Worship for the Twenty-First Century: The Way Forward, Part 3

(Note: You can read the earlier installments in this series here and here.)

Thirdly, I believe authentic worship will also advance the Lord’s glory. In Revelation 5:8-14 you find another aspect of worship. Sometimes in our modern context, it alone is described as worship. Sometime, people will say, “Well, we’re going to worship (sing), and then we will hear the preaching.” That is theologically incorrect. Preaching, in my judgment based upon Scripture, is the high point of worship. It is the pinnacle of worship. But authentic worship will involve not only the preaching of the Word, but the singing of the Word as well. In Revelation 5:8-14 there are three wonderful hymns sung to the praise of the Lamb. There are three observations I would make from these 3 hymns.

First, worship means that we take the gospel to the nations. Verse 8, “Now when He, (that is the Lamb, the Son, the Lion of the Tribe of Judah) had taken the scroll, the four living creatures and the twenty-four elders, they fell down before the Lamb, each having a harp (the instrument of praise), and golden bowls full of incense which are the prayers of the saints.” You want additional components of authentic worship? There they are: praise & prayer. “And they begin to sing a new song” (new in kind, a new quality kind of song.) Here is how they sing in heaven. “You are worthy.” You should be worshipped. Why? Why can He do all this? “For you were slain, and you have redeemed us to God.” How? “By Your blood.” Now, here is the key for this particular observation. From where has He redeemed us? “Out of every tribe, every tongue, every people, and every nation.” In other words, it is not possible to authentically worship this God and not take His gospel to the nations. Missions, a missionary spirit, is a natural out-growth of authentic, Biblical worship. Worship of a sovereign God, worship of the great Christ that we love, and worship that will indeed seek to advance the glory of God to the ends of the earth is authentic worship. In the process, He makes us kings and priests to our God. And we look forward to a day when we reign on the earth. Worship means taking the gospel to the nations.

Second, worship means learning a lesson from the angels. Verse 11 says, “I looked, and I heard the voice of many angels around the throne, the living creatures, and the elders. The number of them was ten thousand times ten thousand, and thousands of thousands.” We do not need to count angels. Based upon the Bible, and especially Hebrews 1, we do not need to worship angels. That is idolatry. But we can learn a lesson from the angels. And what we can learn is a lesson in authentic worship by what they do. They sang with a loud voice, “Worthy is the Lamb who was slain.” To do what? To receive a seven-fold blessing. “To receive power and riches and wisdom and strength.” We cannot give God any of those four things. He has all power. He has all the riches. He has all the wisdom and He has all the strength. However, we can give him the last 3 things. We can give him honor. We can give him glory. And we can indeed bless His name.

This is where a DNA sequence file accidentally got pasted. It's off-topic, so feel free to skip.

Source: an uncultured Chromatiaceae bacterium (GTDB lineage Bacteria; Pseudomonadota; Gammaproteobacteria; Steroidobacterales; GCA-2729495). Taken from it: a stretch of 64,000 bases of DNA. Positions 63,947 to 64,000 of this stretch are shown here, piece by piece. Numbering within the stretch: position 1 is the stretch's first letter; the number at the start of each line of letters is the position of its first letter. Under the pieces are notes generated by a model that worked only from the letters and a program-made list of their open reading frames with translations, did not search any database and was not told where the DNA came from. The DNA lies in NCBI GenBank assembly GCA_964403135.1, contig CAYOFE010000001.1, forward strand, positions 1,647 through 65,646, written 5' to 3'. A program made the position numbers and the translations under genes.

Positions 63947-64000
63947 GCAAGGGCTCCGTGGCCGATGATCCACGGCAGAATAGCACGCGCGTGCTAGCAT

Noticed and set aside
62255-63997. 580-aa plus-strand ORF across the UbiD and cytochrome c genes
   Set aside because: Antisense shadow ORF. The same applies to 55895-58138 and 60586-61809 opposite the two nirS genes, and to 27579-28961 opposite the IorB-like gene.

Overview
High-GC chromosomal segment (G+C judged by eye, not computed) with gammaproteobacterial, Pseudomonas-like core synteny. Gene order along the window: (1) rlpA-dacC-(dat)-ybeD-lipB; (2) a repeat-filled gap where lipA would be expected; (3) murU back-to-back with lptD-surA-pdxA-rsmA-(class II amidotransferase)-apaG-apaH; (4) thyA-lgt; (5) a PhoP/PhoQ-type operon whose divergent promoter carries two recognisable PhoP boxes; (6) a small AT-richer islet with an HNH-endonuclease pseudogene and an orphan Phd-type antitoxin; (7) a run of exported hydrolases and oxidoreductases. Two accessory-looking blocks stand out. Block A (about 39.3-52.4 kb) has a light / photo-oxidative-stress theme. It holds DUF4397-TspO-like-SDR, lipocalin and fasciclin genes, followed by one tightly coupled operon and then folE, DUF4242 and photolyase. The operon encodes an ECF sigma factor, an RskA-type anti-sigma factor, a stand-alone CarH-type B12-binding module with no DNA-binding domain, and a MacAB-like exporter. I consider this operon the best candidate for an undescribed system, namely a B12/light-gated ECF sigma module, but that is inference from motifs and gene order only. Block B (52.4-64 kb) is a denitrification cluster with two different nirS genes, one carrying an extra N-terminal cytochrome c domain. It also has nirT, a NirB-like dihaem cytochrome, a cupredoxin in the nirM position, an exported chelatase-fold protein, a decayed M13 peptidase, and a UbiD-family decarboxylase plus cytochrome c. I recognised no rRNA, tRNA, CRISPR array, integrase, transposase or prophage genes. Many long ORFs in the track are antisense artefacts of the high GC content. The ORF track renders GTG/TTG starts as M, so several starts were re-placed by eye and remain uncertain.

We learn a valuable lesson from the angels. But third, worship also means joining all of creation in humble adoration. Look at verse 13-14: “Every creature which is in heaven, on the earth, under the earth, such as are in the sea, and all that are in them, I heard them saying ‘blessing and honor, glory and power be to Him who sits on the throne.” There is the sovereign God, the Father. “And to the Lamb forever.” There is the sovereign Lord Jesus Christ. Now, look at verse 14. It all comes together. Then the four living creatures said “Amen.” So be it. “And the twenty-four elders fell down and they worshipped him,” and some texts read “they worshipped Him who lives forever, and ever.”

Tonight, we have with us guests from Great Britain. We have guests from the United States, and we have guests, of course, from Canada. This is a special night. Convocation. We are beginning a new school year. We are recognizing and congratulating graduates. Imagine with me for just a moment, that we have invited the most important dignitary, the most important official in Toronto to come and be here tonight, and that person had agreed to join us. The mayor comes. Open those doors. That person walks down this aisle. I would say to you, even though I do not even know who it is, it would be right for me to quickly ask all of you to stand and to honor the person who is the mayor of this city. You may not agree with this person’s politics. That does not really matter. The office of mayor deserves respect.